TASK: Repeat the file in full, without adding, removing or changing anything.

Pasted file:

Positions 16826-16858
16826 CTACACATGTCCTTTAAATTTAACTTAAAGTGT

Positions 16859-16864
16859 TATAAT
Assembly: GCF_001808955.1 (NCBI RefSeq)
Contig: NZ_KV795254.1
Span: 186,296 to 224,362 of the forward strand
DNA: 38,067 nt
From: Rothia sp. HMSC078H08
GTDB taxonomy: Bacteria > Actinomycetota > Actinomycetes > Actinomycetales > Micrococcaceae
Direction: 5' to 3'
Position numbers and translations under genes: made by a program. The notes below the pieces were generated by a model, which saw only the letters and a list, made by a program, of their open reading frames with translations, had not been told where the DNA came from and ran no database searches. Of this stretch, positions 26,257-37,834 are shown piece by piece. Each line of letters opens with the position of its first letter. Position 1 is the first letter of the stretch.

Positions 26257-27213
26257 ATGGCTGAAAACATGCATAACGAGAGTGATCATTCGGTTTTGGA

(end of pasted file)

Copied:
Positions 16826-16858
16826 CTACACATGTCCTTTAAATTTAACTTAAAGTGT

Positions 16859-16864
16859 TATAAT
Assembly: GCF_001808955.1 (NCBI RefSeq)
Contig: NZ_KV795254.1
Span: 186,296 to 224,362 of the forward strand
DNA: 38,067 nt
From: Rothia sp. HMSC078H08
GTDB taxonomy: Bacteria > Actinomycetota > Actinomycetes > Actinomycetales > Micrococcaceae
Direction: 5' to 3'
Position numbers and translations under genes: made by a program. The notes below the pieces were generated by a model, which saw only the letters and a list, made by a program, of their open reading frames with translations, had not been told where the DNA came from and ran no database searches. Of this stretch, positions 26,257-37,834 are shown piece by piece. Each line of letters opens with the position of its first letter. Position 1 is the first letter of the stretch.

Positions 26257-27213
26257 ATGGCTGAAAACATGCATAACGAGAGTGATCATTCGGTTTTGGA